“For God has not given us a spirit of fear, but of power and of love and of a sound mind.” 2 Tim 1:7
The context of this stunning statement is that Paul is instructing Timothy, in the previous verse, to stir up his gift, and in the next verses, to prepare himself for suffering. We do not know when we will be called upon to suffer for the gospel. If we are in His will and obedient to his voice, it is likely that we are already suffering much for Him. Equally, we don’t know when suffering will just hit us, that kind of teeth-grating, silent-scream suffering that you read about happening to others and assume will never happen to yourself. Timothy is told to be a faithful minister of the gospel, and it seems that the man had some weaknesses, so that Paul was obliged to reassure and encourage him. How fortunate for us! Paul is addressing believers, but anyone who calls on God and appropriates this promise will find it bears dividends.
The word ‘fear’ means cowardice and timidity in the Greek – never the kind of reverent fear that it is good to have before God. The word ‘spirit’ means breath, as it normally does in Scripture. Then we get a ringing tripartite sequence, three attributes that God has ‘given’ to us, that we acquire from him. Power is ‘dunamis’, love is ‘agape’, (which contains meanings such as benevolence, affection, love-feast, dear love) and a sound mind, best of all (and most distinctive in this verse) is ‘sophronismos’, which according to Vine’s means literally ‘saving the mind’, and ‘self-control’. This is not something we can summon for ourselves, but something that God has given us.
You might also like to look at other verses in Scripture to see the truth of this promise here. For example, in Romans 8:15 we are informed: “For you did not receive the spirit of bondage again to fear, but you received the Spirit of adoption by whom we cry out, ‘Abba, Father.'” In contrast, as we are taught in 1 John 4:18 “There is no fear in love; but perfect love casts out fear, because fear involves torment. But he who fears has not been made perfect in love.” Zechariah 4:6 speaks puts power in context: “‘Not by might nor by power, but by My Spirit,’ says the Lord of hosts.” 2 Timothy 1:7 clarifies this, as in the truth stated above, that power by itself is not God’s will for us. God’s ‘agape’ love, and self-control, is a stay on abusive and self-aggrandising power of all kinds. Rom 5:5 “Now hope does not disappoint, because the love of God has been poured out in our hearts by the Holy Spirit who was given to us”, and 1 Pet. 1:22: “Since you have purified your souls in obeying the truth through the Spirit in sincere love of the brethren, love one another fervently with a pure heart.” We find the ‘sound mind’ employed in Luke 8:35: “Then they went out to see what had happened, and came to Jesus, and found the man from whom the demons had departed, sitting at the feet of Jesus, clothed and in his right mind. And they were afraid.” Similarly, in Luke 15:17 when the Prodigal Son ‘comes to himself’ and thinks that he could be working for his father as a hired servant.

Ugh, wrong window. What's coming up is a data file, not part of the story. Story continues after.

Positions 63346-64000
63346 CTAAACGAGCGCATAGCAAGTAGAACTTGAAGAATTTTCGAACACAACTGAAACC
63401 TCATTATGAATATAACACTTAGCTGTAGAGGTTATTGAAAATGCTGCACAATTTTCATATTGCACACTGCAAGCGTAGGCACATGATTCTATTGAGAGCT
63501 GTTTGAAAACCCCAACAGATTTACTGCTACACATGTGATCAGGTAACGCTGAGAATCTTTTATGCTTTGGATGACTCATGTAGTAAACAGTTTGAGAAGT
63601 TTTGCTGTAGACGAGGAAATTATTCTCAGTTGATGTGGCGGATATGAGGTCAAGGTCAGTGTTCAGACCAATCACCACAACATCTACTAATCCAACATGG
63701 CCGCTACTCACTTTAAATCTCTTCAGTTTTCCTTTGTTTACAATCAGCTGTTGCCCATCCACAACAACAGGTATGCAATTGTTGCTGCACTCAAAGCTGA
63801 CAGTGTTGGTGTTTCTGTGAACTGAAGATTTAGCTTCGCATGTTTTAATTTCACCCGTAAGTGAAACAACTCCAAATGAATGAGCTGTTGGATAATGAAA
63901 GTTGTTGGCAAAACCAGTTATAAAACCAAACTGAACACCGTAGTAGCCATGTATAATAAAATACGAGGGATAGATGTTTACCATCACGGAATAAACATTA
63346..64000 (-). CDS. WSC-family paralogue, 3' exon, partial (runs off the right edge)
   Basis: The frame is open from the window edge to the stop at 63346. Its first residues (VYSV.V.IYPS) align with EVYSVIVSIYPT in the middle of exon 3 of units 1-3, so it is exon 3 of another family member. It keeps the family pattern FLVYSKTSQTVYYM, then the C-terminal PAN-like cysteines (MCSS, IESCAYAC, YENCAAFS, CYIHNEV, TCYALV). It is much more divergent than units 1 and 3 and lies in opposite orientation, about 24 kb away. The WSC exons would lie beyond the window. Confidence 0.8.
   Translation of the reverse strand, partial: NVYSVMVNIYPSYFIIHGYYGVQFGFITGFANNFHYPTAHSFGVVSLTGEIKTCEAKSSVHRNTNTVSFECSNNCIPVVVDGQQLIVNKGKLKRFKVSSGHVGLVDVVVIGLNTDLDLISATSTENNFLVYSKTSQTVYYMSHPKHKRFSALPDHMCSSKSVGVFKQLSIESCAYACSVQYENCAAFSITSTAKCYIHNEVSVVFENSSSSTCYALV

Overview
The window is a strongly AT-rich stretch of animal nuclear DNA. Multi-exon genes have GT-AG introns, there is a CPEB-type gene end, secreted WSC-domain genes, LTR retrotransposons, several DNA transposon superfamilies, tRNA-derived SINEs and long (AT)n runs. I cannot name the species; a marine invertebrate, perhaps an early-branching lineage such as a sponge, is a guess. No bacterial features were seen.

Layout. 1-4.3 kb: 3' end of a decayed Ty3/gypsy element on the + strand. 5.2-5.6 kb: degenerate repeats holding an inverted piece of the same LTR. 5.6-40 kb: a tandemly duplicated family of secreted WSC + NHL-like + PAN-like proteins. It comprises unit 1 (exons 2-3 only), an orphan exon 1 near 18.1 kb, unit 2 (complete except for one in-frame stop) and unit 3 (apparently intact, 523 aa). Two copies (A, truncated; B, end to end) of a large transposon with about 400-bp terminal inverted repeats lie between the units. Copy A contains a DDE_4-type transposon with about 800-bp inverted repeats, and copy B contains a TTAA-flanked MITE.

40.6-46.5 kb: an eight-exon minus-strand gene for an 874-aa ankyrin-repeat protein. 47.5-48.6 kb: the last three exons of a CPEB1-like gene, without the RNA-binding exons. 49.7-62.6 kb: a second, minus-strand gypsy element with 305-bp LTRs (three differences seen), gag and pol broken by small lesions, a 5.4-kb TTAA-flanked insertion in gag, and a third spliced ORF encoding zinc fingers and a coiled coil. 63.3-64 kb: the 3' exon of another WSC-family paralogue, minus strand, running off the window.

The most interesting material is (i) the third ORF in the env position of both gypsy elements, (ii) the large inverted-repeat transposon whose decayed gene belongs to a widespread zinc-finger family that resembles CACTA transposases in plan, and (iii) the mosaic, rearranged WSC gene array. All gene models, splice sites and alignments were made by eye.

If we take this verse in summary, we can learn that:
1st: God has given us of his spirit, his breath, his life
2nd: that we do not have a spirit of fear or weakness
3rd: that we have a spirit of God’s benevolent love
4th: that we have a spirit of miraculous power
5th: that we have a spirit of discipline and self-control
6th: that power must be yoked with love and self-discipline
7th: that if you are not in Christ you do not have a sound mind
8th: that timidity has no place in the kingdom of God
9th: that these three anointings come from God, not from ourselves
10th: that fear is the opposite of love, power and a sound mind
11th: that these anointings belong to all believers
12th: that God’s miraculous power is required to free us from fear
13th: that a sound mind guards us against fear
14th: that love guards us against fear